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This eBook from the Gutenberg Project consists of approximately 669 pages of information about Man and Wife.

He dropped the pillow, and lifted his terrible right arm to brush her from him, as he might have brushed an insect from him.

Even as he raised the arm a frightful distortion seized on his face.  As if with an invisible hand, it dragged down the brow and the eyelid on the right; it dragged down the mouth on the same side.  His arm fell helpless; his whole body, on the side under the arm, gave way.  He dropped on the floor, like a man shot dead.

Hester Dethridge pounced on his prostrate body—­knelt on his broad breast—­and fastened her ten fingers on his throat.

* * * * *

The shock of the fall woke Anne on the instant.  She started up—­looked round—­and saw a gap in the wall at the head of her bed, and the candle-light glimmering in the next room.  Panic-stricken; doubting, for the moment, if she were in her right mind, she drew back, waiting—­listening—­looking.  She saw nothing but the glimmering light in the room; she heard nothing but a hoarse gasping, as of some person laboring for breath.  The sound ceased.  There was an interval of silence.  Then the head of Hester Dethridge rose slowly into sight through the gap in the wall—­rose with the glittering light of madness in the eyes, and looked at her.

She flew to the open window, and screamed for help.

Sir Patrick’s voice answered her, from the road in front of the cottage.

“Wait for me, for God’s sake!” she cried.

She fled from the room, and rushed down the stairs.  In another moment, she had opened the door, and was out in the front garden.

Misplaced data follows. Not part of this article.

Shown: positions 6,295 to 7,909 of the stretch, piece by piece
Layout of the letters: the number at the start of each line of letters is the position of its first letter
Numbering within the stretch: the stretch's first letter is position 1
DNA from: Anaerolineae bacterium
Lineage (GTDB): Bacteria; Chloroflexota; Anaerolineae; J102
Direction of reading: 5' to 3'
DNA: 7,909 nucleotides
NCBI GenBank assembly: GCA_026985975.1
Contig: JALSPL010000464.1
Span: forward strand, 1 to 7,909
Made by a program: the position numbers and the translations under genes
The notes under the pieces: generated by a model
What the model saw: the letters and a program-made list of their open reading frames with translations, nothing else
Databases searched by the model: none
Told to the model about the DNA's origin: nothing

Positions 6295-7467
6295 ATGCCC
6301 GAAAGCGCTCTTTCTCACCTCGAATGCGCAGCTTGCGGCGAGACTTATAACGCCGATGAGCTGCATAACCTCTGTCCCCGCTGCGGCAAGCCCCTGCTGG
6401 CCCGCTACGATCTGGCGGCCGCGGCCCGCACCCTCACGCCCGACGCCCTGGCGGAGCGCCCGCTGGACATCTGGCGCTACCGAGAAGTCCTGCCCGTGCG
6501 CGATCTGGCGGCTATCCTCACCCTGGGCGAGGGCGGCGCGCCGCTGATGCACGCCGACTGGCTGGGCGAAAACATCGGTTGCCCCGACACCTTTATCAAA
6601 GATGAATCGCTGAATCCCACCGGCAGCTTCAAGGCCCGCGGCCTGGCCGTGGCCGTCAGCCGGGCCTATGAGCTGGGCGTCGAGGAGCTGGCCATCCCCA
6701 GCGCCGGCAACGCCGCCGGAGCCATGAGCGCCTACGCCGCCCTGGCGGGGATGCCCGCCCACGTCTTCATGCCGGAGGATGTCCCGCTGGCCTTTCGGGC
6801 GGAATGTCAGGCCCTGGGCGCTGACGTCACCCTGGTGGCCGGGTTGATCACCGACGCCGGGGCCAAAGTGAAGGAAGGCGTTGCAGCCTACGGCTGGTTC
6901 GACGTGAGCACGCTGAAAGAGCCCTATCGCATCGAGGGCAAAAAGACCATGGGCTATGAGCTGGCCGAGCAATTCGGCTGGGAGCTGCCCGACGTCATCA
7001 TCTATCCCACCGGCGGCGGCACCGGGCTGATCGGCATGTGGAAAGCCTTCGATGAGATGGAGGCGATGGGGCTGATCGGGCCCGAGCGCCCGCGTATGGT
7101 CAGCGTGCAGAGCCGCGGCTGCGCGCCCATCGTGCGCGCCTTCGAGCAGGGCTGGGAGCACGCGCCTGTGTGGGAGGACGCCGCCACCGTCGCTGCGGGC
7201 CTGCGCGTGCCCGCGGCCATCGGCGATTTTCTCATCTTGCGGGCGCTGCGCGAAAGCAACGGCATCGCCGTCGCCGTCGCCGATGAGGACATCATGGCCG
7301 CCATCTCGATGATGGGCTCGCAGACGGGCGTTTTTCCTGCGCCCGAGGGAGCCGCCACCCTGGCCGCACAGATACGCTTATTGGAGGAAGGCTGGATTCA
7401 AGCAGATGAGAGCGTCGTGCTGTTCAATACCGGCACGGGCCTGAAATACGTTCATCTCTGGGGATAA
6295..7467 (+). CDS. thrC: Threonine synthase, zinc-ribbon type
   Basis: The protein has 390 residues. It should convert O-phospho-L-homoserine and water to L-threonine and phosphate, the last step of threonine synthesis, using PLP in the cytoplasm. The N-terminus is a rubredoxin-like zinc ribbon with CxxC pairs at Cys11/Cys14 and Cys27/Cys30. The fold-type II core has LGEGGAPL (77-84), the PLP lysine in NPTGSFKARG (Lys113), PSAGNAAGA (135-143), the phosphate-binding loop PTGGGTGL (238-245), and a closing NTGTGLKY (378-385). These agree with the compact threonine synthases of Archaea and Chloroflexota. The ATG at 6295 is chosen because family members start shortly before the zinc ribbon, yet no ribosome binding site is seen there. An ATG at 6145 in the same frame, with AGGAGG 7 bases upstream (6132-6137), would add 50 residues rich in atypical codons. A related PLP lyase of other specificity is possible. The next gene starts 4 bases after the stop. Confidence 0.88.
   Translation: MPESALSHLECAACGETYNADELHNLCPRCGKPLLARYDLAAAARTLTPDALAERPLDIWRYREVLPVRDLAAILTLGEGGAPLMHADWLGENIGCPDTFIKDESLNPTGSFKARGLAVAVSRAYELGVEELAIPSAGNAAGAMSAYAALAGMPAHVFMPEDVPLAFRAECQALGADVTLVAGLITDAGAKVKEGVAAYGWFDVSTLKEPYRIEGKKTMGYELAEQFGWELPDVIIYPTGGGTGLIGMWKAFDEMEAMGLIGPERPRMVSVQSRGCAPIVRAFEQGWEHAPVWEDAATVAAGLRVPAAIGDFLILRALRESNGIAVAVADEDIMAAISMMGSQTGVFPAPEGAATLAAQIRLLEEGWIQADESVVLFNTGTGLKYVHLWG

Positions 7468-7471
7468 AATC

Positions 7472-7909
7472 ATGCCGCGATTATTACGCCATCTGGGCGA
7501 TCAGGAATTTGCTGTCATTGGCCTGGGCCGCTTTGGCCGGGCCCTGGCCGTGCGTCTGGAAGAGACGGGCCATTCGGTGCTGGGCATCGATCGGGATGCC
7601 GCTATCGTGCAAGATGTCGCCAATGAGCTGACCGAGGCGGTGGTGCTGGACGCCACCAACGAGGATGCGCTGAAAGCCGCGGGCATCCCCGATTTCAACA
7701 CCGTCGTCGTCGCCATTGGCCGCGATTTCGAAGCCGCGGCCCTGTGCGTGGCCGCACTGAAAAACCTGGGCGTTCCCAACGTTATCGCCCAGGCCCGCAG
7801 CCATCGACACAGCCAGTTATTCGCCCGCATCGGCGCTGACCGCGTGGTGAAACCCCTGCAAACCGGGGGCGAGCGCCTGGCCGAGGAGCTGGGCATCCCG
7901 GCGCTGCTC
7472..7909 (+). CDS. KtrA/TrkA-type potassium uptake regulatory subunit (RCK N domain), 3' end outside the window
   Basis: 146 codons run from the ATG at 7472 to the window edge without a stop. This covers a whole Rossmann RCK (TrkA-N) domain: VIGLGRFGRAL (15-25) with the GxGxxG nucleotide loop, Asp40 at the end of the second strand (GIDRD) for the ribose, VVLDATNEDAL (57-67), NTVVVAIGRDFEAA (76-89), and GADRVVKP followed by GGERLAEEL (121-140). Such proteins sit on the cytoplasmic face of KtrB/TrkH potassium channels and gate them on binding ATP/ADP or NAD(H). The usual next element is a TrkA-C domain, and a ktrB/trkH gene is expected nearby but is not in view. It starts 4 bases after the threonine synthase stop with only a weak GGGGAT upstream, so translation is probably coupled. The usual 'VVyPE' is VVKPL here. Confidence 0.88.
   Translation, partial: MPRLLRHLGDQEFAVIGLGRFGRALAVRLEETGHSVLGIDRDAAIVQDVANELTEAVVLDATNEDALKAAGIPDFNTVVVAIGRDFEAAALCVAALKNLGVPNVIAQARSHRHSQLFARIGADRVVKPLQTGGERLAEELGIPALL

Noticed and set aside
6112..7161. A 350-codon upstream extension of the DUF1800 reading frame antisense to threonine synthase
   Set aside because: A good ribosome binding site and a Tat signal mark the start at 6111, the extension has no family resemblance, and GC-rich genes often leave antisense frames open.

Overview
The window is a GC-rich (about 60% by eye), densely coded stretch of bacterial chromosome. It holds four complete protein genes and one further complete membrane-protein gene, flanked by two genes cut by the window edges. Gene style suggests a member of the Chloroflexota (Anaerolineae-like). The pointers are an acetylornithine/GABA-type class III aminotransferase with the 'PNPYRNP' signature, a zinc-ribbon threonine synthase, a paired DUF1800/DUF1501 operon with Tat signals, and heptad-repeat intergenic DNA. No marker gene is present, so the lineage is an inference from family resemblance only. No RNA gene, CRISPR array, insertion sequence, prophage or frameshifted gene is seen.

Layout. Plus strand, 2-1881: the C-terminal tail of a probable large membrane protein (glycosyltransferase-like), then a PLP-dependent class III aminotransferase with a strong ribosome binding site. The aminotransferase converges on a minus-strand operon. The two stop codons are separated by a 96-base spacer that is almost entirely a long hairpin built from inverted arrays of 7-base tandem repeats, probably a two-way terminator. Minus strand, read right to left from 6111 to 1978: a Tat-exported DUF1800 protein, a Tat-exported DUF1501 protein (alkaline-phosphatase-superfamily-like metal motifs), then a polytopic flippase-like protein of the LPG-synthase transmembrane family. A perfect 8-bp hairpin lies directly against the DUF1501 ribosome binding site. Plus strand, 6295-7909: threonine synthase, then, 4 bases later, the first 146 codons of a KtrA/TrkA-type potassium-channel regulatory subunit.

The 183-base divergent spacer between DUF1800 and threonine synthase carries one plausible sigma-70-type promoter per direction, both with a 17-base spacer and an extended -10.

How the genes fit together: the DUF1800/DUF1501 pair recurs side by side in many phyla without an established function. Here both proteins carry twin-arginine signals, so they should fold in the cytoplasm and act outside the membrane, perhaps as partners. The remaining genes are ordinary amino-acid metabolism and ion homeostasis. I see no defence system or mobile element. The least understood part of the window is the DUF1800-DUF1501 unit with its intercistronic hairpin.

As she ran to the gate, she heard the voice of a strange man on the other side of it.  Sir Patrick called to her encouragingly.  “The police man is with us,” he said.  “He patrols the garden at night—­he has a key.”  As he spoke the gate was opened from the outside.  She saw Sir Patrick, Arnold, and the policeman.  She staggered toward them as they came in—­she was just able to say, “Up stairs!” before her senses failed her.  Sir Patrick saved her from falling.  He placed her on the bench in the garden, and waited by her, while Arnold and the policeman hurried into the cottage.

“Where first?” asked Arnold.

“The room the lady called from,” said the policeman

They mounted the stairs, and entered Anne’s room.  The gap in the wall was instantly observed by both of them.  They looked through it.

Geoffrey Delamayn’s dead body lay on the floor.  Hester Dethridge was kneeling at his head, praying.

EPILOGUE.

A MORNING CALL.

I.

THE newspapers have announced the return of Lord and Lady Holchester to their residence in London, after an absence on the continent of more than six months.

It is the height of the season.  All day long, within the canonical hours, the door of Holchester House is perpetually opening to receive visitors.  The vast majority leave their cards, and go away again.  Certain privileged individuals only, get out of their carriages, and enter the house.

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